The goal of the Health Outreach Program (HOP) is to increase access to quality HIV prevention and tuberculosis (TB) prevention and treatment interventions among most at-risk populations (MARPs) through direct outreach services, technical assistance, and training. The guiding vision for HOP is to achieve and maintain improved health behaviors among MARPs in CAR, including increased use of HIV services. The program will be co-funded with other USG TB funds; PEPFAR funds will only fund HIV-related activities.
HOP will target MARPs most likely to contract or transmit HIV: IDUs, SWs, migrants, MSM, prisoners, and PLWHA. The project will support activities to prevent HIV transmission through unprotected sex and through injecting drugs among MARPs. The Health Outreach Project will support Targeted Outreach Package of Services (TOPS) across MARPs. This will include IEC materials to address identified barriers and determinants to HIV prevention and interpersonal communication such as one-to-one sessions, small group discussions, peer education and interactive events in locations convenient to MARPs. TOPS also includes provision of condoms and knowledge of how to correctly and consistently use them. Motivational interviewing will help MARPs explore and resolve ambivalence towards obstacles preventing changes in behavior. The project will build demand for services among MARPs such as VCT for HIV and testing and treatment for sexually transmitted infections (STIs). HOP will also create demand and refer to drug treatment and drug demand reduction services and TB services. Since many MARPs distrust health care providers and face discrimination when revealing their risky behaviors, outreach workers will provide moral support by escorting MARPs to services.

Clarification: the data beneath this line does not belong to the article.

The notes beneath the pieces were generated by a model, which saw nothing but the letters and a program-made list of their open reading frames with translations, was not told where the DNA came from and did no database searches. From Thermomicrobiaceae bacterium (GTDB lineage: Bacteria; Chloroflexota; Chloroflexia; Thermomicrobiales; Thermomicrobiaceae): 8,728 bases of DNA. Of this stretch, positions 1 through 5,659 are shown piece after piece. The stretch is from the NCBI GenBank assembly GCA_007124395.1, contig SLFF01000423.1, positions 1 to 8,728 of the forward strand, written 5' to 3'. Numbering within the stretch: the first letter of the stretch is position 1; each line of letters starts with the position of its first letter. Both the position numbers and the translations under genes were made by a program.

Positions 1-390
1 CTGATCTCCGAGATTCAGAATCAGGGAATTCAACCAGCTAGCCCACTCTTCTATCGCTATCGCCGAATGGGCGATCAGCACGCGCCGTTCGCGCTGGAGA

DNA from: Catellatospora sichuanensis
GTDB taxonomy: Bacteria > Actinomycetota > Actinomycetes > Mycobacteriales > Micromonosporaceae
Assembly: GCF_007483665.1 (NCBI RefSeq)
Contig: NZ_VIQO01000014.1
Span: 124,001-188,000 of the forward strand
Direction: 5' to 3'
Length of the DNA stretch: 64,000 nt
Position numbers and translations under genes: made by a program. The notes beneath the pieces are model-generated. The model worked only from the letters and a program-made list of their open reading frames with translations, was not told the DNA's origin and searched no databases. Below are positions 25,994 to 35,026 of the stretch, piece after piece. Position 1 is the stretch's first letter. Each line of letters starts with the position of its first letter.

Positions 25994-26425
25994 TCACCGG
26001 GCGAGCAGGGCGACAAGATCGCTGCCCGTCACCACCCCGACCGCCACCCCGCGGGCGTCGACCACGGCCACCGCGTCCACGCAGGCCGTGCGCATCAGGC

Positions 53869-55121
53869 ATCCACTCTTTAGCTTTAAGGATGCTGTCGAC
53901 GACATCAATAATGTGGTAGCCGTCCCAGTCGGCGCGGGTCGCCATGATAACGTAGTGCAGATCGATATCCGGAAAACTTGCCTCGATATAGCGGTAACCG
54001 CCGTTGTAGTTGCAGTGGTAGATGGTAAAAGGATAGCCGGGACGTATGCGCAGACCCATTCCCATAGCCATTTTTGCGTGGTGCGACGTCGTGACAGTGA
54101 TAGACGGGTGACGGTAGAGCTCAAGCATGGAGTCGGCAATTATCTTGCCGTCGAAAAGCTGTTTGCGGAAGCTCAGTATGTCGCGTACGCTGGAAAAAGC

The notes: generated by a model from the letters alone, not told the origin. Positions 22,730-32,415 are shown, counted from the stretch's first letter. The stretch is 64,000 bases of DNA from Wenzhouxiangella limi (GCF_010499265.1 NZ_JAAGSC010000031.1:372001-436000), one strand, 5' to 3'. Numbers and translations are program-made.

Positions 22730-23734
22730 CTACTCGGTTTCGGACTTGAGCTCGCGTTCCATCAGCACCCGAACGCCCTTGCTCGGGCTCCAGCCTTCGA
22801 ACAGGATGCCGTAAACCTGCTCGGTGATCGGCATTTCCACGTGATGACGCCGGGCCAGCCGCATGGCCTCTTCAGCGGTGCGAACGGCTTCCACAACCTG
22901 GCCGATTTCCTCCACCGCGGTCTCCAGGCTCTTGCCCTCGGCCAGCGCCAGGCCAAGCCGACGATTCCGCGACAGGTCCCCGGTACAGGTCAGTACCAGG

Linkages to services are a critical component of HOP. The current national systems of HIV prevention, counseling and testing, and treatment are very fragmented throughout CAR, due to many vertical and parallel programs without systems of referrals between services. HOP will fill the gap between services through direct outreach to MARPs, providing referrals to services throughout the continuum of care, and escorting clients to needed services. Additionally, HOP will work in conjunction with the Drug Demand Reduction Project, and the two projects will provide comprehensive and targeted outreach and support services in conjunction with the existing national systems. HOP will work closely with the National AIDS Centers, where as DDRP will work closely with the National Narcology Centers.